SAARE JAHAAN SE MEHENGA – Movie Review
Posted by FATEMA H.KAGALWALA on March 10, 2013 | No Comments
PRODUCER – Ashok Pandey
DIRECTOR – Anshul Sharma
WRITER – Upesh Thapliyal, Vijay Manral
CAST – Sanjay Mishra, Vishwa Mohan Badola, Pragati Pandey, Zakir Hussain, Ranjan Chabbra, Disha Pandey, Pramod Pathak, Paritosh Sand
MUSIC – Manish J. Tipu
Saare Jahaan Se Mehenga, as the name suggests, is about that devil of rising prices that never seems to leave the average Indian at peace. Puttanlal (Sanjay Mishra) and family are one such average family struggling to meet everyday demands until he thinks up a unique plan to battle the inflation curse. Naive and simple as Puttan is, so is his plan, and soon it begins to crack as the law begins to catch up. To keep up, he then mobilizes his supportive wife Noori (Pragati Pandey), unemployable younger brother Gopal (Ranjan Chabbra) and the old and cranky father and sets up a charade to evade the authorities.
Made with an eye on addressing a large social concern, the film employs a slice-of-life treatment with a stark ordinariness about everything. Set in Haryana, its world is strictly middle-class with everything plain, loud and unseemly that goes with it. It is peopled with very regular looking actors, camera-friendliness be damned. The film takes pains to authenticate its realism shunning prettiness with a vengeance but alas it doesn’t work much in its favour.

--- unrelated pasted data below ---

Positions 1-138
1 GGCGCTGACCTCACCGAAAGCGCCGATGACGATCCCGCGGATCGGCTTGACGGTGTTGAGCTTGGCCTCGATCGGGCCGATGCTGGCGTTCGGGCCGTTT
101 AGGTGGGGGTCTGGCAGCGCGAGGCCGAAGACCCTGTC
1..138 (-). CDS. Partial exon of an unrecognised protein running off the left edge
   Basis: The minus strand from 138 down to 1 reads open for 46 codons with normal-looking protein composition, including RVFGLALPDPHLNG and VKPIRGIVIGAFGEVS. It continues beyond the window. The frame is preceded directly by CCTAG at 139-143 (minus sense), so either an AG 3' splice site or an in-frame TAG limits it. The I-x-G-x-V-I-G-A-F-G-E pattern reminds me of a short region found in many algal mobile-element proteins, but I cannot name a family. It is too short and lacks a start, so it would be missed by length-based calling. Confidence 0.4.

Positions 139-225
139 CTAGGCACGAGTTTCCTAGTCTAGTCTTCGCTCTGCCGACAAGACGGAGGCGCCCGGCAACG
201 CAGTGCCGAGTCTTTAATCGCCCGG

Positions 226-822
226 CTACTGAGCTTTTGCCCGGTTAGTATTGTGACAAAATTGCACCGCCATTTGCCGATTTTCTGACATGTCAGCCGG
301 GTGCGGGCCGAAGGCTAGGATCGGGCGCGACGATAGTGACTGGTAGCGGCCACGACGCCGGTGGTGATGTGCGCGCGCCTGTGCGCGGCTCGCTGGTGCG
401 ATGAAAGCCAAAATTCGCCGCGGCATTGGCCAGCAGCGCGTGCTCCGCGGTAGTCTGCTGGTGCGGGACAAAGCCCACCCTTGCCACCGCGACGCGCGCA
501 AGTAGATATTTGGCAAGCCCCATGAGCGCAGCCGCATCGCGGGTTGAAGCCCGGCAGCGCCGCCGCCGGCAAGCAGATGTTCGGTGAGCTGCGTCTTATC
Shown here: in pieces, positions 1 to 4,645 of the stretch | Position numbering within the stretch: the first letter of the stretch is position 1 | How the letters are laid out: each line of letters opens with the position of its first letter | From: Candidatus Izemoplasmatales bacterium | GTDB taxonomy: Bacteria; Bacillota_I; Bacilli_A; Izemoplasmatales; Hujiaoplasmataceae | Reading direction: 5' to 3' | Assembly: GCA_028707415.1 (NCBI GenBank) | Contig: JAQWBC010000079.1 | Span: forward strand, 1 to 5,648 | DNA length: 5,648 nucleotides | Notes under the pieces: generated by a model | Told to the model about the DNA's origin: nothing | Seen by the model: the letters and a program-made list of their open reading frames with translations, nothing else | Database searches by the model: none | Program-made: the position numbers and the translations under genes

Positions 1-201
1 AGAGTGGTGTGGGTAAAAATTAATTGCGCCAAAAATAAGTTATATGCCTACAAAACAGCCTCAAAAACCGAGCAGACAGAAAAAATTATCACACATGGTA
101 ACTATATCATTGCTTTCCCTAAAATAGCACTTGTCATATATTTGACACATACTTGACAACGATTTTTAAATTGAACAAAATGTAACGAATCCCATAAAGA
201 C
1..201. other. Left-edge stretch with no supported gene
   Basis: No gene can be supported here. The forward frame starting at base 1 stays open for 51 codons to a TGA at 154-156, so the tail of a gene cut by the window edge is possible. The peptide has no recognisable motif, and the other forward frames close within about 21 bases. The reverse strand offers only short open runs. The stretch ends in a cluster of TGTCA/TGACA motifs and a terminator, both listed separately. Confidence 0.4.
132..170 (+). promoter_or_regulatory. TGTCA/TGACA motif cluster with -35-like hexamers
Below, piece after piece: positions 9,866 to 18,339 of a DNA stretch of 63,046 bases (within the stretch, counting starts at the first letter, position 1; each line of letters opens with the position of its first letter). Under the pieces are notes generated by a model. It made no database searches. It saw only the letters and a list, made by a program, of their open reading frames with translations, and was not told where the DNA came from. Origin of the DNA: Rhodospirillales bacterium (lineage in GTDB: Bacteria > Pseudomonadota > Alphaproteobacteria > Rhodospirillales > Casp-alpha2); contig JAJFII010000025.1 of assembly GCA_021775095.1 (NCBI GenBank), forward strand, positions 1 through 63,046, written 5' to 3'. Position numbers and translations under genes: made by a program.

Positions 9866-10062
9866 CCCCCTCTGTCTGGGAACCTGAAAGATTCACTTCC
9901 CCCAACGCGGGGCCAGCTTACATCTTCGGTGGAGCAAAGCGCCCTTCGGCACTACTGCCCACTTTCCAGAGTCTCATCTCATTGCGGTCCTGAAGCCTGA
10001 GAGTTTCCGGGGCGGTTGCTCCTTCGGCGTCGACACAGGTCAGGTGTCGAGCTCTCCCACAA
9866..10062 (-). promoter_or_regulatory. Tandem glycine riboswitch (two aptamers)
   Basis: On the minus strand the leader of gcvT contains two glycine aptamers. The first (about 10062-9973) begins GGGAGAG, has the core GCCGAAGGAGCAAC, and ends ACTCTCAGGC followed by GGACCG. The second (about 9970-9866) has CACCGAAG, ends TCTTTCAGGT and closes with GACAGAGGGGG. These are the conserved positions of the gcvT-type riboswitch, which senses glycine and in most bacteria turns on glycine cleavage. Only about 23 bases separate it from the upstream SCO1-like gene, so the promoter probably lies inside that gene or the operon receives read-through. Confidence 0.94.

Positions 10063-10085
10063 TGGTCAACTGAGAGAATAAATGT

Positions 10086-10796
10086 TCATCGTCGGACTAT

The film is a simple story, not really message-oriented, more inclined towards exploring the tragi-comical aspects of a middle class family’s struggles. But it is failed by simplistic writing and amateurish direction that neither endears its world to us nor engages our sympathies. It even has a completely unnecessary love angle and song churned out of a half-baked romance. Out of entire cast, Sanjay Mishra and Zakir Hussain hold our attention on when everyone around them simply become a test of patience.
The film has its heart in the right place and even touches upon the contemporary issue of Indian black money stashed in foreign banks. It tries to weave it all through a light humour, looking at this world with a slight laugh and resigned shake of head. But we all know it isn’t enough for a film to have mere good intentions.